This technology provides a new process that enables high efficiency conversion of methane (e.g., from associated natural gas, or from anaerobic digestion of waste biomass) to liquid transportation fuels in the gasoline (~C10) or Diesel (~C16) range. This conversion is accomplished by the energetically efficient condensation of methane to ethylene by low energy electron impact ionization through the use of an electric corona discharge non-thermal plasma, followed by further condensation by corona discharge to yield a liquid fuel stream. The process is being developed as a micro-structured device with a small footprint, thus enabling development of small sources that are not otherwise economical to develop, and are usually flared.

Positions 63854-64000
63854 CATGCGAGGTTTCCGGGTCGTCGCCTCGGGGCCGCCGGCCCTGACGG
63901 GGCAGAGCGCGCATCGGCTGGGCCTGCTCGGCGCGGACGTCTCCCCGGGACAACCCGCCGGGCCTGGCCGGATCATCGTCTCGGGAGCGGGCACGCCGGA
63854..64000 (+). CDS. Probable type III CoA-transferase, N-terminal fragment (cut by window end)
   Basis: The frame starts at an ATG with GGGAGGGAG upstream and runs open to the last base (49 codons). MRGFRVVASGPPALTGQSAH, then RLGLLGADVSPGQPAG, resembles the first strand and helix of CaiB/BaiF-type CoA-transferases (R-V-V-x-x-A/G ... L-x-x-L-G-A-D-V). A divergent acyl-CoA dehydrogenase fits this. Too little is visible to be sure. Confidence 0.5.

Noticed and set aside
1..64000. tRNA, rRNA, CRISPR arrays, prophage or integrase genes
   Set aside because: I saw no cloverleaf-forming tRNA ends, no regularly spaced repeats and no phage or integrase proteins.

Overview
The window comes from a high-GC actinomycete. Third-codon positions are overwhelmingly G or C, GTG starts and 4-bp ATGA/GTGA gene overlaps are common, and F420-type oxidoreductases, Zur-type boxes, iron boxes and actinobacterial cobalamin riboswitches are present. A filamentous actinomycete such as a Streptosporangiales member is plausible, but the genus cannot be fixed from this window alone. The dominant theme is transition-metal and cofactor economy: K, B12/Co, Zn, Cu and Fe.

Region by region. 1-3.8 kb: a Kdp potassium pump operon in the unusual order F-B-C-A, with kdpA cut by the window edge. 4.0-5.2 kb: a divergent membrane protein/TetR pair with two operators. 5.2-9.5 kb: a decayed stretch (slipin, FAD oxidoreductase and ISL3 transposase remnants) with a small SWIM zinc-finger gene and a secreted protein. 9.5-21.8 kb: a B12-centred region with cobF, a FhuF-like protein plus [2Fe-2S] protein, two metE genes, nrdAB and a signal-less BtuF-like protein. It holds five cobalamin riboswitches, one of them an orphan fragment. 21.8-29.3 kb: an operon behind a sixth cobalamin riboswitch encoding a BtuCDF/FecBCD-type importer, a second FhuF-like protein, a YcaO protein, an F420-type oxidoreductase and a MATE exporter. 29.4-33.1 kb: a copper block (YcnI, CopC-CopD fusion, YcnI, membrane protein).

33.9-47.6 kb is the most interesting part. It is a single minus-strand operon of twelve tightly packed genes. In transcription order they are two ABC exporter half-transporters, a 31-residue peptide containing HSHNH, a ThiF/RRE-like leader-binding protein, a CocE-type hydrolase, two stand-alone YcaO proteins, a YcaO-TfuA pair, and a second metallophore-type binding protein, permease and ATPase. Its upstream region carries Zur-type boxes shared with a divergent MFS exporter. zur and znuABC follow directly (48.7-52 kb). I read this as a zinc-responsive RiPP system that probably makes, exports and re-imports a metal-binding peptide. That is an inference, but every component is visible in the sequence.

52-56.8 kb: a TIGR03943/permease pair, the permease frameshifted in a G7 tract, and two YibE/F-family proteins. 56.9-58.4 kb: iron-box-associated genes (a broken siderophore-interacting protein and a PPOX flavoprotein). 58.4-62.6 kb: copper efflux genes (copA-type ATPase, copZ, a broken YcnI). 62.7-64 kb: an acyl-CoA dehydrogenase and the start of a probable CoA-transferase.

Features & Benefits
Background of Invention
Current technology enabling conversion of natural gas to liquids is gas reforming (steam, dry or autothermal) followed by Fischer-Tropsch synthesis and related CO hydrogenation processes that convert syngas to methanol followed by methanol dehydration. Both these approaches are known to have low overall energetic efficiency. These processes require large installations to achieve some degree of economic and mass efficiency, which makes it impractical to develop stranded resources. A process implemented at the scale of devices useful for the recovery of stranded methane does not exist, resulting in the flaring of such gas sources.
Provisional patent application filed.